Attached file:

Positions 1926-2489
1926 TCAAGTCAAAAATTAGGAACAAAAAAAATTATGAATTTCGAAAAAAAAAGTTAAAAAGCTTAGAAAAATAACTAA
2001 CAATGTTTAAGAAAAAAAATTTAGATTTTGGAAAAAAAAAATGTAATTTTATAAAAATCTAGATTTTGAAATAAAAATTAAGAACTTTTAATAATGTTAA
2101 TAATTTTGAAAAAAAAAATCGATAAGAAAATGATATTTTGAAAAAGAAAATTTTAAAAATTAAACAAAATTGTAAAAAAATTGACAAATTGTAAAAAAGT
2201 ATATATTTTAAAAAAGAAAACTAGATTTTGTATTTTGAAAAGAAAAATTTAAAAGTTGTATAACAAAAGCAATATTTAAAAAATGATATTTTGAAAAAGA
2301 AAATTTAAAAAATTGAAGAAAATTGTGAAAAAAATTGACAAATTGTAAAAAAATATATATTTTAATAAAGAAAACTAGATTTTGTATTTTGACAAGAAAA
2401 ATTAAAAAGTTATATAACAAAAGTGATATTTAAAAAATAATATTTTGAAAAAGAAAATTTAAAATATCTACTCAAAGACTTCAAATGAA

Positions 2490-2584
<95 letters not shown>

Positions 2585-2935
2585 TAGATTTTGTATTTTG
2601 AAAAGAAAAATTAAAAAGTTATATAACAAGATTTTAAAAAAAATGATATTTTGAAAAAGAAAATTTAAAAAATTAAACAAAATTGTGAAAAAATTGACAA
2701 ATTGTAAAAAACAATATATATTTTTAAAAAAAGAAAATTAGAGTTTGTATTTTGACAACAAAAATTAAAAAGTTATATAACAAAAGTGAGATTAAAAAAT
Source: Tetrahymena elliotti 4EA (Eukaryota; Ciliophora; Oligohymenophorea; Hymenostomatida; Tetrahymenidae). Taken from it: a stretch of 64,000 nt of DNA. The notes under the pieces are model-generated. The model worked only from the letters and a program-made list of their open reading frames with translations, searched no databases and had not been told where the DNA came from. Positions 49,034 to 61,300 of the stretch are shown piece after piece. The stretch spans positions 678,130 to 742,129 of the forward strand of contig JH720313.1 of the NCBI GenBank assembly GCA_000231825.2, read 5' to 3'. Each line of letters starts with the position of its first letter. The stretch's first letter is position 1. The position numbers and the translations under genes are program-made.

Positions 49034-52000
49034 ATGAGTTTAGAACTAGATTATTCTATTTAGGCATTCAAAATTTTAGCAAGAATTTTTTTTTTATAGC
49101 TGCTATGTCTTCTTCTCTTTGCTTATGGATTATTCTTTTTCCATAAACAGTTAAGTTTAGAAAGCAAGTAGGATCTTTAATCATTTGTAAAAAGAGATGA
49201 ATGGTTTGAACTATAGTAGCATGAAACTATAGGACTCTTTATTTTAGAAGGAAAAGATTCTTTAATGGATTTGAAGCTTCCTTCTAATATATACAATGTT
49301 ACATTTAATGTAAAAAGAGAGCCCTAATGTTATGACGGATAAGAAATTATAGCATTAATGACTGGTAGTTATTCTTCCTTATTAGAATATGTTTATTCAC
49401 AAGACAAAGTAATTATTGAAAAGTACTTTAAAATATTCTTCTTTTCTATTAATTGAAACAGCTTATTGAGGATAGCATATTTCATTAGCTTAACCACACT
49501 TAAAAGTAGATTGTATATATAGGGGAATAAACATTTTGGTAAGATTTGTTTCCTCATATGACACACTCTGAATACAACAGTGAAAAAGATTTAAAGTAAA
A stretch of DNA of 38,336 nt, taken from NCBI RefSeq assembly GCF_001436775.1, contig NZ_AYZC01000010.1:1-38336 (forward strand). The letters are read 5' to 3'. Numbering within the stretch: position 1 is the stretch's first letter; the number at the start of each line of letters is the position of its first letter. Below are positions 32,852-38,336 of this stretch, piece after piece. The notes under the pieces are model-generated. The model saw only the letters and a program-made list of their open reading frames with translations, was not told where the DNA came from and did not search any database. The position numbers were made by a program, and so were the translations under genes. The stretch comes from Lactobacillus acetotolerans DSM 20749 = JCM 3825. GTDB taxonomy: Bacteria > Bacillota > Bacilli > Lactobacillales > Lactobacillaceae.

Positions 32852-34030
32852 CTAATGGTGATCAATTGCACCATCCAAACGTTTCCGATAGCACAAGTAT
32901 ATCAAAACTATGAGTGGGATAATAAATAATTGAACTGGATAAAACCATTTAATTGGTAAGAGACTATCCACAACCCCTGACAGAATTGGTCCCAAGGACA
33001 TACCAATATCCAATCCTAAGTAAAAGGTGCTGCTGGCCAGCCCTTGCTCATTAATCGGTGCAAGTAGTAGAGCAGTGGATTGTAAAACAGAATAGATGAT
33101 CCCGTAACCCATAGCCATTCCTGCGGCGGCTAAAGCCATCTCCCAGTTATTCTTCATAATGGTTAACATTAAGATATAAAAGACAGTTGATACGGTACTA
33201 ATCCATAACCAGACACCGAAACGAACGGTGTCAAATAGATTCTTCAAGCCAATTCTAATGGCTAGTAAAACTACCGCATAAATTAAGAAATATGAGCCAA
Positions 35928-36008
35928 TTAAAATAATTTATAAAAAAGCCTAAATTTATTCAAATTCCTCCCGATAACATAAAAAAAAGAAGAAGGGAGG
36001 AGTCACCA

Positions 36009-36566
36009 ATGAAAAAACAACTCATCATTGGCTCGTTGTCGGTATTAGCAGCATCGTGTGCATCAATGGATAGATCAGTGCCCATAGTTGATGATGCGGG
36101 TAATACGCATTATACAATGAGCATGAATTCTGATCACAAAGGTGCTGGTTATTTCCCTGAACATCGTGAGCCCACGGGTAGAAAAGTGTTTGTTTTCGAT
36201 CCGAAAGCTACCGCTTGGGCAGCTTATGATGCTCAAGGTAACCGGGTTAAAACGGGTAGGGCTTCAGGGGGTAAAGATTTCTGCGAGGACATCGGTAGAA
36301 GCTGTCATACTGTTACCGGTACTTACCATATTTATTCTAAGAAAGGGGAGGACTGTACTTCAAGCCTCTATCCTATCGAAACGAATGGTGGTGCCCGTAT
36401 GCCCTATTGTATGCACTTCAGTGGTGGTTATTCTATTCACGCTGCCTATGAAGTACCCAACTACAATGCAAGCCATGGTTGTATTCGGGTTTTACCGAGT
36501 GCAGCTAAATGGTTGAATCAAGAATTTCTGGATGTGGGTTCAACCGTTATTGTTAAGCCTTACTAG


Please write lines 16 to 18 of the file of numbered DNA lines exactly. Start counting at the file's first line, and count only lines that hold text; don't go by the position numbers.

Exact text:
49034 ATGAGTTTAGAACTAGATTATTCTATTTAGGCATTCAAAATTTTAGCAAGAATTTTTTTTTTATAGC
49101 TGCTATGTCTTCTTCTCTTTGCTTATGGATTATTCTTTTTCCATAAACAGTTAAGTTTAGAAAGCAAGTAGGATCTTTAATCATTTGTAAAAAGAGATGA
49201 ATGGTTTGAACTATAGTAGCATGAAACTATAGGACTCTTTATTTTAGAAGGAAAAGATTCTTTAATGGATTTGAAGCTTCCTTCTAATATATACAATGTT